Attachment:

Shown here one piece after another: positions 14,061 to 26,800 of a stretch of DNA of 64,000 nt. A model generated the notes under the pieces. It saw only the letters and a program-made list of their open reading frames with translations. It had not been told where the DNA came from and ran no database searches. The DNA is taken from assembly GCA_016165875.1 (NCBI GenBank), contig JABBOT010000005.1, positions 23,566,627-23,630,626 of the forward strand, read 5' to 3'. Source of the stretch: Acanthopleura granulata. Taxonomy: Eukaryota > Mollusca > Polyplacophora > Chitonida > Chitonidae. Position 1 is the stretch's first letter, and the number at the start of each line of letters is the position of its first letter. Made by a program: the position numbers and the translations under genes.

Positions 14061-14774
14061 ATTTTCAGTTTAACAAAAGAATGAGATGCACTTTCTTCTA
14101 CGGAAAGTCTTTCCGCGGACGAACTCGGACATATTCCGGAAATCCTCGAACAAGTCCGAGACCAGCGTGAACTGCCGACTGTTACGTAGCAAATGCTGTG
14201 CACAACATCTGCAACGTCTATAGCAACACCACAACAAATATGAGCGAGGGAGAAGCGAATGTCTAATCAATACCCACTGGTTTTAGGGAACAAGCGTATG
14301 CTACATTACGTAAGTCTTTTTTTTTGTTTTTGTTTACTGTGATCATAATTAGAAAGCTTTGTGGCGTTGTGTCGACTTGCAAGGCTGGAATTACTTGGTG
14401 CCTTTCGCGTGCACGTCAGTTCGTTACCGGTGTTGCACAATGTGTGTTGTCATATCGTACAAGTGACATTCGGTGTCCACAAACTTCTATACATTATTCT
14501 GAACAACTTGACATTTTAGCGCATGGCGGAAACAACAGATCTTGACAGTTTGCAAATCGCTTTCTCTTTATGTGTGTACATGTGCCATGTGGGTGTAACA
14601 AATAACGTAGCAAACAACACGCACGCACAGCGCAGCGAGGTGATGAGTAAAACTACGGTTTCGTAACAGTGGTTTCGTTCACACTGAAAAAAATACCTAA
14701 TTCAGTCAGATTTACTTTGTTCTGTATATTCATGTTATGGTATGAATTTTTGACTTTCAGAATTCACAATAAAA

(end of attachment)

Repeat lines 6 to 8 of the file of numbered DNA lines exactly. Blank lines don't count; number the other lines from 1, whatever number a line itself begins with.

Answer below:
14301 CTACATTACGTAAGTCTTTTTTTTTGTTTTTGTTTACTGTGATCATAATTAGAAAGCTTTGTGGCGTTGTGTCGACTTGCAAGGCTGGAATTACTTGGTG
14401 CCTTTCGCGTGCACGTCAGTTCGTTACCGGTGTTGCACAATGTGTGTTGTCATATCGTACAAGTGACATTCGGTGTCCACAAACTTCTATACATTATTCT
14501 GAACAACTTGACATTTTAGCGCATGGCGGAAACAACAGATCTTGACAGTTTGCAAATCGCTTTCTCTTTATGTGTGTACATGTGCCATGTGGGTGTAACA